Post by: markallyn on November 29, 2017, 06:34:01 AM
Nifud, aw27, and Vortex,

Nifud:  Could you explain a bit more what you mean by:

"This means the stack is aligned 16 - 8 (return address) on proc-entry."

I follow everything else.  Very clear.

aw27:
I'm missing something very basic in what you wrote.  Namely, are you saying that these three conditions REQUIRE prologues and epilogues (whether built-in by ml or hand-written) OR are you saying the opposite, that the three conditions DO NOT require prologues and epilogues? 

Vortex:
Yes, I'm familiar with objconv by A. Fog.  It's been a couple of years since I played with it.  I'll try it again.  Thanks for reminding me about its existence.

Regards,
Mark
Title: Re: PROC and prolog/epilog
Post by: nidud on November 29, 2017, 07:06:30 AM
Nifud:  Could you explain a bit more what you mean by:

"This means the stack is aligned 16 - 8 (return address) on proc-entry."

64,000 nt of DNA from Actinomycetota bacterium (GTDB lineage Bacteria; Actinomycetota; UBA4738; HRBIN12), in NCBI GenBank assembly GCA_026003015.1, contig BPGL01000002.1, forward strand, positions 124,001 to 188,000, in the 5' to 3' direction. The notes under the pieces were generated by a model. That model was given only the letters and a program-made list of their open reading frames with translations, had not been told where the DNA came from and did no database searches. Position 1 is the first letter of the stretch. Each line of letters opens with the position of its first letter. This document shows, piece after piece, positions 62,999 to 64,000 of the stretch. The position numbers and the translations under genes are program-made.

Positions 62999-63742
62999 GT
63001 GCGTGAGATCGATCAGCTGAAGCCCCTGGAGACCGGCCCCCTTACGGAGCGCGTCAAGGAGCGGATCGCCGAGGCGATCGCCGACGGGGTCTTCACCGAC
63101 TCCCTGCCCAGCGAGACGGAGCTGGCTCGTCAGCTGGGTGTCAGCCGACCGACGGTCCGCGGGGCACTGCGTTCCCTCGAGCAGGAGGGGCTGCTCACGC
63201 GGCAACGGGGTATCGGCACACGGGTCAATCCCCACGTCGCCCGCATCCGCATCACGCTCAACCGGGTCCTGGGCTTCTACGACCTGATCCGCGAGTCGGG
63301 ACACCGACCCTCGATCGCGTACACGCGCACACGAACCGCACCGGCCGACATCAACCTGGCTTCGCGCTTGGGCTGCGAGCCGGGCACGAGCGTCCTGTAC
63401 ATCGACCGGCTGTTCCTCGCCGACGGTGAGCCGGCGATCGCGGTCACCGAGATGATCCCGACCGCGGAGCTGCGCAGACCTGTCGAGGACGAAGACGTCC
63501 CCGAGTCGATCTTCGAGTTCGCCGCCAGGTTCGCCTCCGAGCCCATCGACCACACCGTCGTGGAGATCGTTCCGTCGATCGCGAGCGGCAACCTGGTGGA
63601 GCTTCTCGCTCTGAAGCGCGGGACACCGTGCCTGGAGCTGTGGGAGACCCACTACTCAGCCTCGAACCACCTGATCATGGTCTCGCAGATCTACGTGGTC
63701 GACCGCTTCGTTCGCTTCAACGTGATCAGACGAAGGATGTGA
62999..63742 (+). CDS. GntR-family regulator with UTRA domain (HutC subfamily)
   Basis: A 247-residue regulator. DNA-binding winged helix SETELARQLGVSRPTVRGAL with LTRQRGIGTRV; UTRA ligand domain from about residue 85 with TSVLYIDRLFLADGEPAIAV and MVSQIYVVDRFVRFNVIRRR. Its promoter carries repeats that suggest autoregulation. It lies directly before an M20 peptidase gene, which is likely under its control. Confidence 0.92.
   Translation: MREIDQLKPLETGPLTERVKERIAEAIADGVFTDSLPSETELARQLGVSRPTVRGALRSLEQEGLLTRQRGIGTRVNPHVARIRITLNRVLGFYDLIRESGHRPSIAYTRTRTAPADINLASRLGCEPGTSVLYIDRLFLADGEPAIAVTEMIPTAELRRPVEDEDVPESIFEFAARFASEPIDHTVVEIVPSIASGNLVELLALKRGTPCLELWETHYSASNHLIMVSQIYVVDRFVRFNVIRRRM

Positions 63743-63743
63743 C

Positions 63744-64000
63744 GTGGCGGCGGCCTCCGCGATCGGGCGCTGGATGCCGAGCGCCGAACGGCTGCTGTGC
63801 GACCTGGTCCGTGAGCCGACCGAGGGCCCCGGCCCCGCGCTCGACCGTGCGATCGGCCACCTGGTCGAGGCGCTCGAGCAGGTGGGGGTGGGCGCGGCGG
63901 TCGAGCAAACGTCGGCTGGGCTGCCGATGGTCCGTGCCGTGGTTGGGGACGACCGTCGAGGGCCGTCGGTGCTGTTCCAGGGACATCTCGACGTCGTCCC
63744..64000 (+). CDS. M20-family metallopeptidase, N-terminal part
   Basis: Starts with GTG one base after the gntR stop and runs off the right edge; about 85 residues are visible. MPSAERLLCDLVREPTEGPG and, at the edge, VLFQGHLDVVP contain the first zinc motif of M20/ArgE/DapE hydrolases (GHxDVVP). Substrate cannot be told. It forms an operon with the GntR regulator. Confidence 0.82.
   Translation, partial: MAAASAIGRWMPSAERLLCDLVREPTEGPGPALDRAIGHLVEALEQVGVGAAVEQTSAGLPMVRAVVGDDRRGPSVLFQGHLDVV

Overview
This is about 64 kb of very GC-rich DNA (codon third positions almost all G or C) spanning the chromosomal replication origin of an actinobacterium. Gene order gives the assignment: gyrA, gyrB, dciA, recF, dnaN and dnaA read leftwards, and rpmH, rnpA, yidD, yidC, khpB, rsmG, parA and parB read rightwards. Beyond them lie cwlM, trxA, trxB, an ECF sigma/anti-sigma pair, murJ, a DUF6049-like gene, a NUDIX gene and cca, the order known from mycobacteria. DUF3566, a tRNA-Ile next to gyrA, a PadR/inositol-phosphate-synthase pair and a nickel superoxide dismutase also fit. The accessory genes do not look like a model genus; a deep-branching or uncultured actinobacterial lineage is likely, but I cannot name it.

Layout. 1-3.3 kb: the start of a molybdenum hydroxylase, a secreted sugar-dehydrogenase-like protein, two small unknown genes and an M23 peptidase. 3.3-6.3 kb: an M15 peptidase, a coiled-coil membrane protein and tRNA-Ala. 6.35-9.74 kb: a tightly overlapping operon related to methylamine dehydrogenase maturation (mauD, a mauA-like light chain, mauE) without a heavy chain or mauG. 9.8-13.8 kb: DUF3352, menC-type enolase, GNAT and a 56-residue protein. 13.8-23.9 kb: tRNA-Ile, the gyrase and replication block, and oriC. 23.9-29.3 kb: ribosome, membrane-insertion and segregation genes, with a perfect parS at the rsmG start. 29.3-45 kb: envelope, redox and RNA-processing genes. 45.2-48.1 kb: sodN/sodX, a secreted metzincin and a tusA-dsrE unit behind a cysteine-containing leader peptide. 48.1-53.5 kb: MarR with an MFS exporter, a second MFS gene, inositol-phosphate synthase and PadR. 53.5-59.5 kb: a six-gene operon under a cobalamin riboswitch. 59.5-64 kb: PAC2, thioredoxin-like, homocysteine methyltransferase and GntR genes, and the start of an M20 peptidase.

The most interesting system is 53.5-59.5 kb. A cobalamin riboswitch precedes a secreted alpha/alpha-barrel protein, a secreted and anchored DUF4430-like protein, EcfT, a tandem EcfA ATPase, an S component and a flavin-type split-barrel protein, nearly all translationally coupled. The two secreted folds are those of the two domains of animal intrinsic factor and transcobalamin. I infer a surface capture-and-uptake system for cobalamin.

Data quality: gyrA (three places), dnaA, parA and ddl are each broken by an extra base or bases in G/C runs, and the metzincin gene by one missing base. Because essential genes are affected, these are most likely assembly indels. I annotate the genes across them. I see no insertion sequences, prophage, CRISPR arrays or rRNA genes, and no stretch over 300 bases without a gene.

I follow everything else.  Very clear.

Well, the stack is (or should always be) aligned on call:
Code: [Select]
    ; the stack is aligned 16 here..
    call a

However, the call itself pushes the return address unto the stack so the stack becomes (always) 8 byte off on entry:
Code: [Select]
a   proc
    ; the stack is aligned 8 here..
    push rbp   
    mov rbp,rsp
    ; stack now aligned 16

This means that the frame created for arguments must be even if RBP is used as above or odd if not to ensure alignment on call:
Code: [Select]
    ;sub rsp,5*8 ; create a frame for 5 args
    sub rsp,6*8 ; create a frame for 5 args
    ; stack aligned 16
Title: Re: PROC and prolog/epilog
Post by: AW on November 29, 2017, 08:44:22 AM